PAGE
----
Rostov or should I say Rostov Veliky (Rostov the Great) to differentiate it from the now much larger Rostov-on-Don. I am accompanied on this visit to the Rostov Kremlin by Mila who is a Russian art historian, and our guide Natalya from the Rostov museum.
There has been a settlement here for thousands of years. Many think if not on the same site very close by was the capital of a Finno-Ugric tribe called the Merya. This seems logical as the Russia we know today was not formed until c 862 by a Varangian (Viking) prince named Rurik at Novgorod Veliky.
Sitting on the shore of Lake Nero some 126 miles north-east of Moscow in the Yaroslavl Oblast. Rostov Veliky is the oldest town of Russia’s “Golden Ring” of towns lying north of Moscow.
The lake is about eight miles in length and five miles in width. The water depth is estimated at 12 feet,but the lakes bottom is covered with a thick layer of silt at least twice that depth. Not surprising when you consider eight rivers flow into the lake.
Rostov’s past is mostly that of an ecclesiastical centre from as early as 988 AD it has been a See of the Russian Orthodox Church. By the 14th century the bishops became Archbishops, becoming Metropolitans in the 16th century.
In the 14th century Rostov was encompassed in the Duchy of Moscow. Prior to that the cathedral and churches were often at the mercy marauding tribes of mongol’s especially “The Golden Horde”.
The current Assumption Cathedral above and it’s bell tower were built approximately 1680, but a cathedral or church has stood on the site since circa 991 Rostov Veliky being the oldest Christian site in north – eastern Russia.
As we come though the gate into the courtyard of the cathedral the bells are being rung. This bell tower has a set of 15 bells the biggest and heaviest being named Sysos and weighing in at 71000 lbs or 31.69 ton UK. The other 14 bells have names to but I cannot remember them. As I try to get my head around the enormous effort it must take to ring Sysos musically, and wonder how the guy’s I see working in the two smaller bell chambers go on when it is rung while they are up there. Although you cannot see the guy’s in the picture below I can assure you they are up there operating the bells via a series of ropes and pulley’s.
Kremlin buildings can be found in many Russian cities. The word Kremlin being a fortress.
They were often built of wood initially, the first stone Kremlin being built in Moscow around 1360-1368.
Our guide the diminutive Natalya less than five feet in height I think. Tells me it is thought the Rostov stone Kremlin was instigated by Metropolitan Iona which would put it in the middle to late 1600′s. It comprises of the Cathedral of the Assumption,a number of churches law courts, a dwelling place and a bath house in the garden leading to the lake.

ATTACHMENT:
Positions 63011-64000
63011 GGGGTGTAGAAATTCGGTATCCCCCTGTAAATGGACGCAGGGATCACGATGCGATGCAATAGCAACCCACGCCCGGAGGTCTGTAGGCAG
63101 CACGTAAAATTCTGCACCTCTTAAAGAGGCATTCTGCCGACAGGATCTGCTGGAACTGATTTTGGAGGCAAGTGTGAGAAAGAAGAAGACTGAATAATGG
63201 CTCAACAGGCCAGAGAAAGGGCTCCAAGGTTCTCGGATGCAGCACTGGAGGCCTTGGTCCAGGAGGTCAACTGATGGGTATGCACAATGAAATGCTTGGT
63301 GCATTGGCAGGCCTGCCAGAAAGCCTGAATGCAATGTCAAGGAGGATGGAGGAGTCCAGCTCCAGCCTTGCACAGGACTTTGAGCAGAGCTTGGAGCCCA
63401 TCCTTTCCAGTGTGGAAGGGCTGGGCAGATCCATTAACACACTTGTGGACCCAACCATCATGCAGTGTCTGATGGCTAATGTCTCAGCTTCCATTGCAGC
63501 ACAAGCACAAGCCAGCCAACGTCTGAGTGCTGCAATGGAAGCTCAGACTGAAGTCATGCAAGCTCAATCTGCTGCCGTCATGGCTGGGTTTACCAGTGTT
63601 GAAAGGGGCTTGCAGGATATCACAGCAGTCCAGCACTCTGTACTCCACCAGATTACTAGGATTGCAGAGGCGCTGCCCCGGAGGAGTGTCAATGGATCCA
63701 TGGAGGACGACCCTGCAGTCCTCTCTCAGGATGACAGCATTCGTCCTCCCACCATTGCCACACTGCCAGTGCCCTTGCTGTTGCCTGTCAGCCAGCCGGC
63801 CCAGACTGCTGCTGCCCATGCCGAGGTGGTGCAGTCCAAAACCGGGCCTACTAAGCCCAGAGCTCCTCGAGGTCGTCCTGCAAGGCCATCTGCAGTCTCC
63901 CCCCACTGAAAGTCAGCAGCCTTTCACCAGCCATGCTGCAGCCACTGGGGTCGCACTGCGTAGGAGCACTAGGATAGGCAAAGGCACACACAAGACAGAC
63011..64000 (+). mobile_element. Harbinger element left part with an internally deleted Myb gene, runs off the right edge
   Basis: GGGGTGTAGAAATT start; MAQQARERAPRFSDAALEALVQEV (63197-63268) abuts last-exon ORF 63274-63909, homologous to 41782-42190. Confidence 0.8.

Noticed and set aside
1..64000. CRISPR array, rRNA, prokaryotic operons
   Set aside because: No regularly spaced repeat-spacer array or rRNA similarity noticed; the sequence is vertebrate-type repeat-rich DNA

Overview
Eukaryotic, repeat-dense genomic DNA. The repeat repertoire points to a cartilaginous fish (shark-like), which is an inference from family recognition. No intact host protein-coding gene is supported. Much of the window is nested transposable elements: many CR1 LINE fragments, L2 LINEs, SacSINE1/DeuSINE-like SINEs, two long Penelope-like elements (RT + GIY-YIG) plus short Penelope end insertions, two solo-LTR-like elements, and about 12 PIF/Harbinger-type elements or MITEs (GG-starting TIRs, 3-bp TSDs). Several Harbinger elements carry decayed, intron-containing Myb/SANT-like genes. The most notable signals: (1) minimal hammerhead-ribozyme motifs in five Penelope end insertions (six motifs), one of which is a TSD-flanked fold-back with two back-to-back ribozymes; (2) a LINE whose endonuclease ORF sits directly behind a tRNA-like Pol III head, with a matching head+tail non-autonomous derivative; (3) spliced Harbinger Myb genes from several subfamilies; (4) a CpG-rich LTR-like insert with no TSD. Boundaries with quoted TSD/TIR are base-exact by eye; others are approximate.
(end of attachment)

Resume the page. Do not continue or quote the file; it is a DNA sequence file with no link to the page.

What our guide Natalya lacks in height she more than makes up for in her knowledge of Rostov and her mastery of the English language. Which makes it easy for her to answer both mine and Mila’s questions. As she shows us around the different buildings via the connecting galleries from where you can look out onto the town or inward to the courtyard. Below the pictures looks across the courtyard from the east wall gallery towards the garden and beyond that lake Nero.
Natalya tells me how under various princes of “The Duchy of Muscovy” and ecclesiastic patrons the arts flourished here. Indeed althought Rostov was brought into the Duchy of Muscovy by Ivan III (Ivan the Great) it seems to have been highly prized by Ivan IV (Ivan the Terrible) who invested heavily here in the arts.Be it fresco painting and icon painting,to the fantastic woodwork carving which it seems can be even in or on the most humble Russian home in this and many other towns.
In the 18th century the painters of icons and fresco’s turned there hands to a type of enamelware often called finift. Unlike ordinary paintings enamelware does not lose its colour so a piece made in 1760 is as bright today as it would have been on the day it was last fired. Presuming of course it been reasonably well looked after. I am told that the painters often work with a brush of one hair when adding detail a piece.
By the middle of the 20th century “The Rostov Finift Factory” was founded creating hand-painted enamels. From the samples I saw enamelling has been going on in Rostov Veliky for much longer, but the hand painted finift ware does seem to mirror much of the earlier work of the icon and fresco painters. Mainly that of nature or religious paintings rather than original works that said it still seems to thrive even in an international market.